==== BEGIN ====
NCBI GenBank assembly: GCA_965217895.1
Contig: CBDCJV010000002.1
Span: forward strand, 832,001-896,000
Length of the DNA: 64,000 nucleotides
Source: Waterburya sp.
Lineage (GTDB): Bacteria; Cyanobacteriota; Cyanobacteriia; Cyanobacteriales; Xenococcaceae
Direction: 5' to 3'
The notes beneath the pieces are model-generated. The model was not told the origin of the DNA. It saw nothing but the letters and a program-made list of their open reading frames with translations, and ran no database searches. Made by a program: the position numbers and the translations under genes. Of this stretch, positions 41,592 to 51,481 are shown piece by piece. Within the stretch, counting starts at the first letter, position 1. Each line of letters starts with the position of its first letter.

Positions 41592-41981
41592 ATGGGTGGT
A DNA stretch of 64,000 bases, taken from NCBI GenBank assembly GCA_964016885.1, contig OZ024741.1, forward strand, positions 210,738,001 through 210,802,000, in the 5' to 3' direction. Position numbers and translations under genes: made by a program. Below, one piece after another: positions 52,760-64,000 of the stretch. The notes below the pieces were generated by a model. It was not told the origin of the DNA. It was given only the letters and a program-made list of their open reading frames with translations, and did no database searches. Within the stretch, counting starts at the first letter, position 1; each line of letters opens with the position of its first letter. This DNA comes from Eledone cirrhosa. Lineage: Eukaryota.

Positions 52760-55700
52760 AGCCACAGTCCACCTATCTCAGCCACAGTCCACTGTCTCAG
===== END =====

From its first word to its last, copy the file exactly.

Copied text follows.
NCBI GenBank assembly: GCA_965217895.1
Contig: CBDCJV010000002.1
Span: forward strand, 832,001-896,000
Length of the DNA: 64,000 nucleotides
Source: Waterburya sp.
Lineage (GTDB): Bacteria; Cyanobacteriota; Cyanobacteriia; Cyanobacteriales; Xenococcaceae
Direction: 5' to 3'
The notes beneath the pieces are model-generated. The model was not told the origin of the DNA. It saw nothing but the letters and a program-made list of their open reading frames with translations, and ran no database searches. Made by a program: the position numbers and the translations under genes. Of this stretch, positions 41,592 to 51,481 are shown piece by piece. Within the stretch, counting starts at the first letter, position 1. Each line of letters starts with the position of its first letter.

Positions 41592-41981
41592 ATGGGTGGT
A DNA stretch of 64,000 bases, taken from NCBI GenBank assembly GCA_964016885.1, contig OZ024741.1, forward strand, positions 210,738,001 through 210,802,000, in the 5' to 3' direction. Position numbers and translations under genes: made by a program. Below, one piece after another: positions 52,760-64,000 of the stretch. The notes below the pieces were generated by a model. It was not told the origin of the DNA. It was given only the letters and a program-made list of their open reading frames with translations, and did no database searches. Within the stretch, counting starts at the first letter, position 1; each line of letters opens with the position of its first letter. This DNA comes from Eledone cirrhosa. Lineage: Eukaryota.

Positions 52760-55700
52760 AGCCACAGTCCACCTATCTCAGCCACAGTCCACTGTCTCAG